EVERETT — When Jeff Collins was told nearly a decade ago that he was a match for a Georgia woman who needed a bone marrow transplant, he didn’t hesitate.
He pictured a procedure involving a long needle used to withdraw marrow from deep within his pelvic bone.
“I heard it was painful,” Collins said, “but I didn’t care because it was a chance to save someone.”
Collins, who was born and raised in the Everett area, owns My Haberdasher, a high-end custom clothing shop.
He’s is not alone in his fear of a long needle. Many people envision donating bone marrow as a grueling surgical process that leaves them sore for weeks.
This perception stops a lot of people from joining the bone marrow registry, said Victoria Masters.
Her life was saved by Collins’ donation, after she was diagnosed with leukemia.
There was a time when a bone marrow transplant required inserting a needle in the hip, Masters said, but that is no longer the primary method used.
About 75 percent of donors, according to DKMS, an international blood cancer charity, go through a different process called peripheral blood stem cell donation. Blood is removed from one arm and passed through a machine to collect the stem cells before it’s returned to the bloodstream through the other arm. This is the procedure Collins went through.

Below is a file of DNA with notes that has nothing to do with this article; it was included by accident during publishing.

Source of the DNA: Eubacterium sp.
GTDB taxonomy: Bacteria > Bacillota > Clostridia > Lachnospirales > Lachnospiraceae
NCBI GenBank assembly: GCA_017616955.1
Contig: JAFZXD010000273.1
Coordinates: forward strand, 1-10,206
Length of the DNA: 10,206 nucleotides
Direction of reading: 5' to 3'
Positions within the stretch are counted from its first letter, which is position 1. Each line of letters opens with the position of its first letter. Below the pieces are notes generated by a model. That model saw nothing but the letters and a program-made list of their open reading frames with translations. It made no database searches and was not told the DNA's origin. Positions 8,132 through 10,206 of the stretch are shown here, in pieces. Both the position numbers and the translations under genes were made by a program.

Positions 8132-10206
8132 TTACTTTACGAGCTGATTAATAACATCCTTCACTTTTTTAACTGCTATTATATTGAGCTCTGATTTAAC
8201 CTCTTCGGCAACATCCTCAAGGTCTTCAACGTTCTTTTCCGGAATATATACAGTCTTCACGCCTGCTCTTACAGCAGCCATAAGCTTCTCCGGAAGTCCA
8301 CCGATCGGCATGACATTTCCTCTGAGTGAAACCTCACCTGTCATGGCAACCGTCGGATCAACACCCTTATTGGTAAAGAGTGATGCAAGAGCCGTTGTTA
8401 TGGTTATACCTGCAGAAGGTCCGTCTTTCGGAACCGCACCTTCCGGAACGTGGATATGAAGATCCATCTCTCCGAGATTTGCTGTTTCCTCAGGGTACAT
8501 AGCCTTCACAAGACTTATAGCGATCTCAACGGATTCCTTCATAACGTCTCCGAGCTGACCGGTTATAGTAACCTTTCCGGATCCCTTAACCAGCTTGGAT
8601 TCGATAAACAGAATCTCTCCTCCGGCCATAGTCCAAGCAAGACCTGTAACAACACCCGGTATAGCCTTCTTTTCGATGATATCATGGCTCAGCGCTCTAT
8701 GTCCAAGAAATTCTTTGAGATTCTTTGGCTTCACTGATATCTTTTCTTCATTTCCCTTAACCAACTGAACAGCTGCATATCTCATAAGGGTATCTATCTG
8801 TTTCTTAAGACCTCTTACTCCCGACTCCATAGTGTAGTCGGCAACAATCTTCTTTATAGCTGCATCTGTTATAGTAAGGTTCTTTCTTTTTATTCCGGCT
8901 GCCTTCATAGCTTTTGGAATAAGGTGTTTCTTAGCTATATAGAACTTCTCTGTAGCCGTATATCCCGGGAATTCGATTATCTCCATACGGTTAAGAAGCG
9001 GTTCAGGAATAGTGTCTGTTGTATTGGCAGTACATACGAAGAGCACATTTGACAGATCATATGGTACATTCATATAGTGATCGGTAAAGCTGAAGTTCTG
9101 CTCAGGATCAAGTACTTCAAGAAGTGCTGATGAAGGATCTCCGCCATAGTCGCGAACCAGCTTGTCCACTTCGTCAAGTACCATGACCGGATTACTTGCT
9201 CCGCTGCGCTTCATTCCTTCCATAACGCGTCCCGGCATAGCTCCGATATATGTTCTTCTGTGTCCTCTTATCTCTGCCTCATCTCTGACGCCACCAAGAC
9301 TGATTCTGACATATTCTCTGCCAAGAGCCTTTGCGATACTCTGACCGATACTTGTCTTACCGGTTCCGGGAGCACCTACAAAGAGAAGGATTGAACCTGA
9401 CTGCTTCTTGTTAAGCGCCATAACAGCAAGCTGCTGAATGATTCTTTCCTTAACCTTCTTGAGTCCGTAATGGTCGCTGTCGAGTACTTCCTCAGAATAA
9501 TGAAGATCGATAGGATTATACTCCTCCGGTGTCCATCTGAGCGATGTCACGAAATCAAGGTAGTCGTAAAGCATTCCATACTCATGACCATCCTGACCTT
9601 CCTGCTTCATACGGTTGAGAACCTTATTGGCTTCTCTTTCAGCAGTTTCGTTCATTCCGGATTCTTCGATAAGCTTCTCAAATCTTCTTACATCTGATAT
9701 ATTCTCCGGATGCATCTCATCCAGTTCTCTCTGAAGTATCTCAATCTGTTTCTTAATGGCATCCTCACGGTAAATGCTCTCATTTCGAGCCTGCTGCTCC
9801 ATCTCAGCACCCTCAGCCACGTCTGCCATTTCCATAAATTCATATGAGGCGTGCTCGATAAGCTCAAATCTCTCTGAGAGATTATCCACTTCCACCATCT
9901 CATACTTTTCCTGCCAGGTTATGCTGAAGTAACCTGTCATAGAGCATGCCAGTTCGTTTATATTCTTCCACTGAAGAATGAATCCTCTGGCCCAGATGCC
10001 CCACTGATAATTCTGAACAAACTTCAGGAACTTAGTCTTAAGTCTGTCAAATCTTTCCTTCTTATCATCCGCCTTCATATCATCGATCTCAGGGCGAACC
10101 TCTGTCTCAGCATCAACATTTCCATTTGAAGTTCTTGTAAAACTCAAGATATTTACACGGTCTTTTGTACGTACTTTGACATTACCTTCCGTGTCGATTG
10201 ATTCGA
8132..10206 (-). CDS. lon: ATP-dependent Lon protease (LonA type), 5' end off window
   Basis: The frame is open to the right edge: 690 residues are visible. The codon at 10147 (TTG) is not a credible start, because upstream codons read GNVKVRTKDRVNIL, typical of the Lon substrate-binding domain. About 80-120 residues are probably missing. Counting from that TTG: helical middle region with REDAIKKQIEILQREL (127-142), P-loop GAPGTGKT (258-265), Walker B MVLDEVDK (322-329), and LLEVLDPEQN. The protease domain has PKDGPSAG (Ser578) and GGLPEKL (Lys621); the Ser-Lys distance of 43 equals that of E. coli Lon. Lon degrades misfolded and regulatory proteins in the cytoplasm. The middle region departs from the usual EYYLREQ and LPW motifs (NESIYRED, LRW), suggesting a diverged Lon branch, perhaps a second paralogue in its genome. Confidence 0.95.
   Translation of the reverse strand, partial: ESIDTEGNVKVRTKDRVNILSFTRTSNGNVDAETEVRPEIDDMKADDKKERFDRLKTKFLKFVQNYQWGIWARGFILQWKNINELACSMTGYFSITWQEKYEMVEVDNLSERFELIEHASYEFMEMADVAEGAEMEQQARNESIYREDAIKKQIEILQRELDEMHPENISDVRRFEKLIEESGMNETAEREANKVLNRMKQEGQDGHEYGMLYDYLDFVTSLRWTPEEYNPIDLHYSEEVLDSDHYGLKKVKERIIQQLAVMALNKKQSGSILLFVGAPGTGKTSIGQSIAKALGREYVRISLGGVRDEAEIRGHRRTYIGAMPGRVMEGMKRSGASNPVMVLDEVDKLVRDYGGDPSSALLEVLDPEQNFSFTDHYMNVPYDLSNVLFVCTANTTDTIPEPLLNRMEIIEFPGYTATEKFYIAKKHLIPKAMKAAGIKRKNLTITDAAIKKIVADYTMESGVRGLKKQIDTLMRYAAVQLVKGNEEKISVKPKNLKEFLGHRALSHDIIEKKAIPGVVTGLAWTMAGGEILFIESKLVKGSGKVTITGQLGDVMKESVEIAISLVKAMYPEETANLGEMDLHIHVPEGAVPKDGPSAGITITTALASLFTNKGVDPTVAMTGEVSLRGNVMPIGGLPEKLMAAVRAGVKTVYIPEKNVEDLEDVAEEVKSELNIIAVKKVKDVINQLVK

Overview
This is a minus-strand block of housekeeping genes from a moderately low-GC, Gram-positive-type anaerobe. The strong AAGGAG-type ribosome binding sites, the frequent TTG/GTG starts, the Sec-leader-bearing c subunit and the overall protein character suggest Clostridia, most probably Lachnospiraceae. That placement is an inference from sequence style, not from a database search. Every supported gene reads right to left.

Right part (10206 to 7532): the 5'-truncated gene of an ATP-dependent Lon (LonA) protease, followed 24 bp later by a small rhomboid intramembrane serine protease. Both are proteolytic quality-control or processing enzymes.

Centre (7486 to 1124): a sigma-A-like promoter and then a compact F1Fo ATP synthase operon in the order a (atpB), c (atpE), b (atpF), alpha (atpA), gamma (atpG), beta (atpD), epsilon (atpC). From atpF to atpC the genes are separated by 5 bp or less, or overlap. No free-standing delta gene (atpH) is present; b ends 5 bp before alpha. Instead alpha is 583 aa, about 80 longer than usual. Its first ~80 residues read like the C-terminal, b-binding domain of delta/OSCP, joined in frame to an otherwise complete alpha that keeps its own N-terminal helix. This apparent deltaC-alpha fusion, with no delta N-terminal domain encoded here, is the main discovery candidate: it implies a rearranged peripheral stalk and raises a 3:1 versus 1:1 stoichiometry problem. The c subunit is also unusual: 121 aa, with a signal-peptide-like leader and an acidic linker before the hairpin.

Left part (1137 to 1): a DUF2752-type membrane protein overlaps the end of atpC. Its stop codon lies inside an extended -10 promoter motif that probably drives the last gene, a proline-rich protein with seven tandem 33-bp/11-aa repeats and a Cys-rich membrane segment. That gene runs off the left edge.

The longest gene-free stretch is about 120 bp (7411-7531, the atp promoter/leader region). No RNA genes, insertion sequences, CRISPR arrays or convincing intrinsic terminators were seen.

“Nobody knows how this is done now,” Collins said. “It’s not a big deal. It’s not invasive.”
Masters was told she had acute myeloid leukemia 10 years ago. Within hours of her diagnosis she was undergoing treatment. Her doctor said without a transplant she had just months to live.
Until a donor was found, Masters said, she was kept alive with chemotherapy and blood transfusions.
Parents are rarely a good match, Masters said, while a blood sibling has a one in four chance. Her brother was not one of the lucky 25 percent able to donate to his sister.
“That broke my brother’s heart,” Masters said.
About 70 percent of patients do not have a family member that is a match, according to Be The Match, a registry program run by the National Marrow Donor Program.
Out of the 9 million people on the bone marrow registry at the time, Collins was Masters’ only match.
“I feel like I owe him my whole life,” Masters said. “Jeff gave me 10 years of magically ordinary days.”
Thanks to Collins, Masters saw her son graduate college and marry.
The two got to meet in September at the annual Be The Match gala.
“She is a really sweet person,” Collins said. “She is the kind of person you really want to save.”
Masters calls him her blood brother.
He was on the registry about nine years before he was matched with Masters.
The registry is always looking for potential donors, Masters said, especially from diverse communities.
To join the bone marrow registry requires a cheek swab. Visit www.bethematch.org for more information.
“It would be nice if the word got out how easy it is to save someone with a transplant,” Collins said.
Lizz Giordano: 425-374-4165; firstname.lastname@example.org; Twitter: @lizzgior.